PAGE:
According to a new report – “The Future of Workplace Safety Technology Is Now” – just published by the National Council on Compensation Insurance (NCCI) technology, part 1 of a 3 part report, the workplace, and the role of workers are changing more dramatically today and at a faster pace than ever before.
Along with shifting jobs and evolving workplaces come new and changing exposures to worker injuries. Questions continue to arise about the status and evolution of safety technologies. In fact, some insurers are testing or discussing these technologies, and in some cases, providing them to their customers/policyholders.
Based on interviews with multiple workers compensation insurers, safety technology vendors/suppliers, and insureds, this series is a presentation of perspectives from various stakeholders. In this article, the first installment of NCCI’s series it explores carrier viewpoints on the latest trends in safety technology.
The safety technology industry has evolved since NCCI published its first article on this topic in 2019. The four insurers that it interviewed for this article are currently using or exploring multiple types of safety technologies, including wearables, Artificial Intelligence (AI)/Computer Vision, the Internet of Things (IoT), software applications, and drones.
Key insights include:
– – Insurers are exploring multiple types of advanced safety technologies and are at various stages of implementation
– – Back injury prevention is a common focus for new workplace safety technology; however, applications are available to address many other injury types
– – Manufacturing, warehousing, and logistics industries are mentioned as principal target industries for modern safety solutions
– – An employer culture of “safety and trust” is seen as critical to the adoption and sustainable use of advanced safety technologies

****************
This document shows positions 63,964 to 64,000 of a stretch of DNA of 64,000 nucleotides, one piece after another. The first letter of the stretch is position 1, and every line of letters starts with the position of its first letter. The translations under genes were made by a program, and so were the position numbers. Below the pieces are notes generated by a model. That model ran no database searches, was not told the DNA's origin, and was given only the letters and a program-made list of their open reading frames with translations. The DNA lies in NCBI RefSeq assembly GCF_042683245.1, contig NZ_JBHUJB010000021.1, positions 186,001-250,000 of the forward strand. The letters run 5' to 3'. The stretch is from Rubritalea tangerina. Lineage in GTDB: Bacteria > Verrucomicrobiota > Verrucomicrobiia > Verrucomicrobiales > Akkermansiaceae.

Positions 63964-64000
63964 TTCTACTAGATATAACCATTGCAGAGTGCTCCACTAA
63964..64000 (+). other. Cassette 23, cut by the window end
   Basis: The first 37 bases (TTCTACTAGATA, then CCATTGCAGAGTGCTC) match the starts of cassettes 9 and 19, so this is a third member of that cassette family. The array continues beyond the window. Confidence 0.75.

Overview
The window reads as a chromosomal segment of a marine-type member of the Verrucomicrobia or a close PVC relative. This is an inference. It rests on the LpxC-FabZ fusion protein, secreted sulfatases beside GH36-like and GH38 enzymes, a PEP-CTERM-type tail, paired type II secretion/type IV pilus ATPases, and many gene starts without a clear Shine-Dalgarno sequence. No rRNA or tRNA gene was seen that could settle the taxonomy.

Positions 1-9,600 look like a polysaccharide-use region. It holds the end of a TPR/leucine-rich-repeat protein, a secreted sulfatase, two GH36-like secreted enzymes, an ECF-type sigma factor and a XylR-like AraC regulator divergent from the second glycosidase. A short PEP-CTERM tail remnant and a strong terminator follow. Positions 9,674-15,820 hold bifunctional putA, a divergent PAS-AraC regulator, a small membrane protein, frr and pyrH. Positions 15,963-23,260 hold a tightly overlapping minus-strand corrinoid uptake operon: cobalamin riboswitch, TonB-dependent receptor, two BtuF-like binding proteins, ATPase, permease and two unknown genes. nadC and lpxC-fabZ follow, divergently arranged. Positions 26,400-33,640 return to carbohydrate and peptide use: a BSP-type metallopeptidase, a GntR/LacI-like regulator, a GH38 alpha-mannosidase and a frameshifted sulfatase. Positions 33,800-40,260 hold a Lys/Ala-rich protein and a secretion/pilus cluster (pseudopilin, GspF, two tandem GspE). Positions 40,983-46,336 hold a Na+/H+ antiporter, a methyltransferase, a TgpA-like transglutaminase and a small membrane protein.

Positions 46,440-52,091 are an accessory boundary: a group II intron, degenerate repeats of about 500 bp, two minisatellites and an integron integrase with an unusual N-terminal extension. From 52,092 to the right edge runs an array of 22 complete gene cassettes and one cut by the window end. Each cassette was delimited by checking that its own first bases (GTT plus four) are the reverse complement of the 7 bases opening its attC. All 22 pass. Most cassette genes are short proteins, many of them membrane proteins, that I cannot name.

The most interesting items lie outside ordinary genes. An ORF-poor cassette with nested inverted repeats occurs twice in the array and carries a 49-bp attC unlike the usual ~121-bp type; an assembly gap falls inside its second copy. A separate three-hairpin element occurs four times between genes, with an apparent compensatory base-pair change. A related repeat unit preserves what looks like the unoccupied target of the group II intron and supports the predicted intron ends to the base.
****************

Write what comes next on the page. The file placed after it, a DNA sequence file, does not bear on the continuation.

– – Integrating workplace safety and operational efficiency may result in wider adoption of safety technologies
– – More testing and analysis are needed to fully quantify the value of modern workplace safety technologies
– – Safety technologies are deemed to be a “game-changer” by some industry experts; all interviewees see these technologies playing a major role in the future of worker injury prevention
For example, the report said that Drones, also known as Unmanned Aircraft Systems (UAS), can evaluate certain exposures without putting workers at risk for injury. Drones can evaluate roofing conditions and cell phone towers, as well as monitor air quality in confined spaces.
When asked if safety technology is a “game-changer,” the responses varied, ranging from “It can be ” – to “Absolutely.” Safety technology was mentioned as a potential differentiator to offer higher service and value. It was also noted that “safety technology will point out problems but may not point out solutions. But pinpointing the problem could lead to a solution.”
Part 1 of The Future of Workplace Safety Technology Is Now is available at no charge on the NCCI website.
National Nurses United, with nearly 225,000 members nationwide, is the largest union and professional association of registered nurses in U.S. history. In 2009, California Nurses Association/National